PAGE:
The vast majority of front derailleurs are mounted to the frame by a clamp around the frame's seat tube. Derailleurs are available with several different clamp diameters designed to fit different types of frame tubing. Recently, there has been a trend to make derailleurs with only one diameter clamp, and several sets of shims are included to space the clamp down to the appropriate size.
An alternative to the clamp is the braze-on derailleur hanger, where the derailleur is mounted by bolting a tab on the derailleur to a corresponding tab on the frame's seat tube. This avoids any clamp size issues, but requires either a frame with the appropriate braze-on, or an adapter clamp that simulates a braze-on derailleur tab.
This type front derailleurs do not clamp around the frame's seat tube, but instead are attached to the frame by a plate mounted under the drive side bottom bracket cup and a screw threaded into a boss on the seat tube. These derailleurs are usually found on mountain bikes with rear suspension components that do not allow space for a normal derailleur's clamp to go around the seat tube.

Alternative gear systems[]

An alternative type of gear system used on bicycles is hub gears, which are popular on utility bikes, especially in Continental Europe. The gear can be changed when the bike is stationary, which makes them easier to ride in city traffic with lots of stops and starts. The gears are also enclosed in the hub, and consequently require less maintenance. They usually have a smaller number of transmission ratios (i.e. speeds). However a 14-speed internal hub gearing system known as the Rohloff Speedhub is now available, with a gear range as wide as a mountain bike's 27-speed derailleur system. Another alternative is Truvativ HammerSchmidt[13] made by SRAM Corporation, which replaces the front derailleur with a transmission system that allows shifting gears under pressure and without pedaling.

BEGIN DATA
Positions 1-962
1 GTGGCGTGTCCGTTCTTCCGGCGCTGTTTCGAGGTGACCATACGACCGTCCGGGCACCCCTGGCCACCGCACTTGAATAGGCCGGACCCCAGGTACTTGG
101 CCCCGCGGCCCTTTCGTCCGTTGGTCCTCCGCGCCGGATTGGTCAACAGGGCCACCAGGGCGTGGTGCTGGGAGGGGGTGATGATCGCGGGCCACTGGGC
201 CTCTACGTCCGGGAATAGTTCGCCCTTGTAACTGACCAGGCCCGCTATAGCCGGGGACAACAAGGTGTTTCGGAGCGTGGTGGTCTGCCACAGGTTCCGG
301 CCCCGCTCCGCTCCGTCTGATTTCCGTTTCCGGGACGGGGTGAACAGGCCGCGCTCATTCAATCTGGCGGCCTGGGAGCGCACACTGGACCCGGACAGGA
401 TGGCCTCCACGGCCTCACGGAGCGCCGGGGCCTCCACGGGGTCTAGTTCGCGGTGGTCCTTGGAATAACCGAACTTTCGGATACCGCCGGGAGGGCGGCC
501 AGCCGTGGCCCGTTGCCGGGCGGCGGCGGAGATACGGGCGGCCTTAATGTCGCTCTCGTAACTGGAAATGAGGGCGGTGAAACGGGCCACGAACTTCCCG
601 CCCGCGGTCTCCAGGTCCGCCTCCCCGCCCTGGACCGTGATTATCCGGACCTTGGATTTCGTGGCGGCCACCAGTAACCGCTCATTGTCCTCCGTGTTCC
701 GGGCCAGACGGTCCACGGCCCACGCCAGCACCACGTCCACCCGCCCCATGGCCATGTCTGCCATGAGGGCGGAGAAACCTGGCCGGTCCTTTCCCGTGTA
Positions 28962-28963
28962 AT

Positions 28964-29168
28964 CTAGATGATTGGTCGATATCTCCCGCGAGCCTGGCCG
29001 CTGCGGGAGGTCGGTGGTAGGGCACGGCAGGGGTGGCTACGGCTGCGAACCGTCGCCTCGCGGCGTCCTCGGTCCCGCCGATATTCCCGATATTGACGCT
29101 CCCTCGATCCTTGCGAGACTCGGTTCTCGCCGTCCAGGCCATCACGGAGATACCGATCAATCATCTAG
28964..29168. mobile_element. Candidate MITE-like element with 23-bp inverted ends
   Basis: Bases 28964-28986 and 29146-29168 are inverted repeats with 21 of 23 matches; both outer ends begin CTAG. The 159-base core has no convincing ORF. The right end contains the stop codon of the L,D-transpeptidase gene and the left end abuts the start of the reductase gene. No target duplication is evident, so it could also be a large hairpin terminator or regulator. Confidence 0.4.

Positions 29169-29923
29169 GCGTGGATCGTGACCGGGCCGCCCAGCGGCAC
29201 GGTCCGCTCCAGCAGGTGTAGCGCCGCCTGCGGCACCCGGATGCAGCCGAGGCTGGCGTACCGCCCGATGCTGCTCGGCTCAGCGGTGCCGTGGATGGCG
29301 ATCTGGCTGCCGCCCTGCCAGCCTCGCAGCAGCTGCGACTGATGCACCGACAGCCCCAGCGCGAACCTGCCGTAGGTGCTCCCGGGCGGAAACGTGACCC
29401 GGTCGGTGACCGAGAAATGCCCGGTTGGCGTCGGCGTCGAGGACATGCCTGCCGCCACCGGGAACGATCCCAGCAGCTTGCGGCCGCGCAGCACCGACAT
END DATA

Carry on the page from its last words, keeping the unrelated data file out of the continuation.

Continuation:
See also[]


  1. Template:Cite web
  2. Template:Cite web
  3. Template:Cite web
  4. History of the Tour de France: 1920–1939 - Les Forcats de la Route by Mitch Mueller
  5. Berto, Frank; Ron Shepherd, et al. (2005). The dancing chain : history and development of the derailleur bicycle. San Francisco, CA, USA: Van der Plas Publications/Cycle Publications. pp. 162. ISBN 1892495414. 
  6. Template:Cite web
  7. Berto, Frank; Ron Shepherd, et al. (2005). The dancing chain : history and development of the derailleur bicycle. San Francisco, CA, USA: Van der Plas Publications/Cycle Publications. pp. 286. ISBN 1892495414. 
  8. Template:Cite web
  9. Template:Cite web
  10. Template:Cite web
  11. Template:Cite web
  12. Template:Cite web
  13. Template:Cite web

External links[]



  • The Dancing Chain - History and Development of the Derailleur Bicycle. Frank Berto, Ron Shepard, and Raymond Henry. 2000. Van der Plas Publications, San Francisco, CA. ISBN 1-892495-21-X

de:Kettenschaltung es:Transmisión de bicicleta fr:Dérailleur it:Deragliatore nl:Derailleur pl:Przerzutka rowerowa